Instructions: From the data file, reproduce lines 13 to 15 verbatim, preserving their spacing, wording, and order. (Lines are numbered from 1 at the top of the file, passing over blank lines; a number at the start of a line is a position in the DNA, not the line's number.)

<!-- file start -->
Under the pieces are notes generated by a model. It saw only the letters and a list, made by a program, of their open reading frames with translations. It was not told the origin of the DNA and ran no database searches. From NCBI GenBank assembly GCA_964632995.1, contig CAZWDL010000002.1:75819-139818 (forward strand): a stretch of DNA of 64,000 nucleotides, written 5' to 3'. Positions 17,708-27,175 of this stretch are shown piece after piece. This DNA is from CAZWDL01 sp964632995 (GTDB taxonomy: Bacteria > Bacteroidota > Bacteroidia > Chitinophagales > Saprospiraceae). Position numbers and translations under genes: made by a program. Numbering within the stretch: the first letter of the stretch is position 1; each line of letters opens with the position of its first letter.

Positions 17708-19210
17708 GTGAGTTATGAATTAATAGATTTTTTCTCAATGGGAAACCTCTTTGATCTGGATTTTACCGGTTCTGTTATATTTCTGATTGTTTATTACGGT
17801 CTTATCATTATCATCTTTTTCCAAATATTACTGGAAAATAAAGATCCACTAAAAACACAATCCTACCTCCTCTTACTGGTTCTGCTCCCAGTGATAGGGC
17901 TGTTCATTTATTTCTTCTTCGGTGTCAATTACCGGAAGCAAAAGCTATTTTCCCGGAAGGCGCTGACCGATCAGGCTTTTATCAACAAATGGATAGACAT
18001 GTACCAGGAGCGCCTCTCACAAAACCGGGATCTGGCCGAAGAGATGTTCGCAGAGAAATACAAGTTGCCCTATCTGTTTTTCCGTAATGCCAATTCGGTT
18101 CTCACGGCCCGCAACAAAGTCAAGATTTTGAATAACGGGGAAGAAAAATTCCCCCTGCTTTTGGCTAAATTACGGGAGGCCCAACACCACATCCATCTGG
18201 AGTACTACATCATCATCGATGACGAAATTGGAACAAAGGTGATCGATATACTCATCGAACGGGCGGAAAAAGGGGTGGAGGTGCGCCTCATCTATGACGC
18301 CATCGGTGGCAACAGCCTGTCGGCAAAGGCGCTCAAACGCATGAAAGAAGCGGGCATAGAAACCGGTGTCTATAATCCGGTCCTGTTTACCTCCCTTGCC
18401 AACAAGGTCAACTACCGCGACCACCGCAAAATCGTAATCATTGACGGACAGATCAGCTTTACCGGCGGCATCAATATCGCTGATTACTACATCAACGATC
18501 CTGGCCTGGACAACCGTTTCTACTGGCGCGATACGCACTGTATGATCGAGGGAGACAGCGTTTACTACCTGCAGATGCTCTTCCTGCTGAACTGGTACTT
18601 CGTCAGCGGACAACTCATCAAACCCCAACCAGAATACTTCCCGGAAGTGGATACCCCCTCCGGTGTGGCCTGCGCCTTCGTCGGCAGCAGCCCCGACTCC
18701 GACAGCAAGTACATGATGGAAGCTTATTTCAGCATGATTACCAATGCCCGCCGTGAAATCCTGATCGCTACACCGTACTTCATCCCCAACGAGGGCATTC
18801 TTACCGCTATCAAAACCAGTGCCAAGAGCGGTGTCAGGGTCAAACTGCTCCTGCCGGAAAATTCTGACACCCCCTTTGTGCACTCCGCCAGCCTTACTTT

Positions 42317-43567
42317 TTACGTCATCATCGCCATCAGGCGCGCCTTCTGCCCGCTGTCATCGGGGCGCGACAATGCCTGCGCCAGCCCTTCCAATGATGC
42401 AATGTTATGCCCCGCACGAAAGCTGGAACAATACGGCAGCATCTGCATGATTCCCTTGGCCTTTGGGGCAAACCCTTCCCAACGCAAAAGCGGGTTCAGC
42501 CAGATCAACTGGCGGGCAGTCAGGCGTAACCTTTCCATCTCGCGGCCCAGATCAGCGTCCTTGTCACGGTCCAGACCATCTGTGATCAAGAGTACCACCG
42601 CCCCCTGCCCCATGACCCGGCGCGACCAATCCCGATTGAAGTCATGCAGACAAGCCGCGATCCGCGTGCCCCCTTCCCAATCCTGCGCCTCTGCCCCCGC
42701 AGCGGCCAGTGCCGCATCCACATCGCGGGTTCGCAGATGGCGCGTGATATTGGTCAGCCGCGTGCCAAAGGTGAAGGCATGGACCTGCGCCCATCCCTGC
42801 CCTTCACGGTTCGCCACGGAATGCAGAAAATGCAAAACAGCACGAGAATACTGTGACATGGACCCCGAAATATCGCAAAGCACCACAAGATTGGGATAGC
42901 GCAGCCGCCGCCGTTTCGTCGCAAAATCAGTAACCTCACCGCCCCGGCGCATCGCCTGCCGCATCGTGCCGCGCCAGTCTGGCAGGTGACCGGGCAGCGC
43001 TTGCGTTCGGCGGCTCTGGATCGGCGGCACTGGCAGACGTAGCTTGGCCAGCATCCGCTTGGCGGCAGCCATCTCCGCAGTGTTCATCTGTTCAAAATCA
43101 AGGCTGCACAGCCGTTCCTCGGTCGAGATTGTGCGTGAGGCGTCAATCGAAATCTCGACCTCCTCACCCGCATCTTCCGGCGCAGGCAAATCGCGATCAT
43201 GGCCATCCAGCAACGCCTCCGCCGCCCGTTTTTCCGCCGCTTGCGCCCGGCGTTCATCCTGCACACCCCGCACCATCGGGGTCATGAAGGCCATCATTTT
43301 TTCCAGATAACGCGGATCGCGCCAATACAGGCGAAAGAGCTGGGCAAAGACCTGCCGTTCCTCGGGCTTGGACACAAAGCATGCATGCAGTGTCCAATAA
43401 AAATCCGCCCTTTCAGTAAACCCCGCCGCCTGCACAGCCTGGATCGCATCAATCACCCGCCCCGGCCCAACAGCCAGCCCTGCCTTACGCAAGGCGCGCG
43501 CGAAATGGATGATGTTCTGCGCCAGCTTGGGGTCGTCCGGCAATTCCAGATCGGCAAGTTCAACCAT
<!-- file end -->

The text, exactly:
18701 GACAGCAAGTACATGATGGAAGCTTATTTCAGCATGATTACCAATGCCCGCCGTGAAATCCTGATCGCTACACCGTACTTCATCCCCAACGAGGGCATTC
18801 TTACCGCTATCAAAACCAGTGCCAAGAGCGGTGTCAGGGTCAAACTGCTCCTGCCGGAAAATTCTGACACCCCCTTTGTGCACTCCGCCAGCCTTACTTT

Positions 42317-43567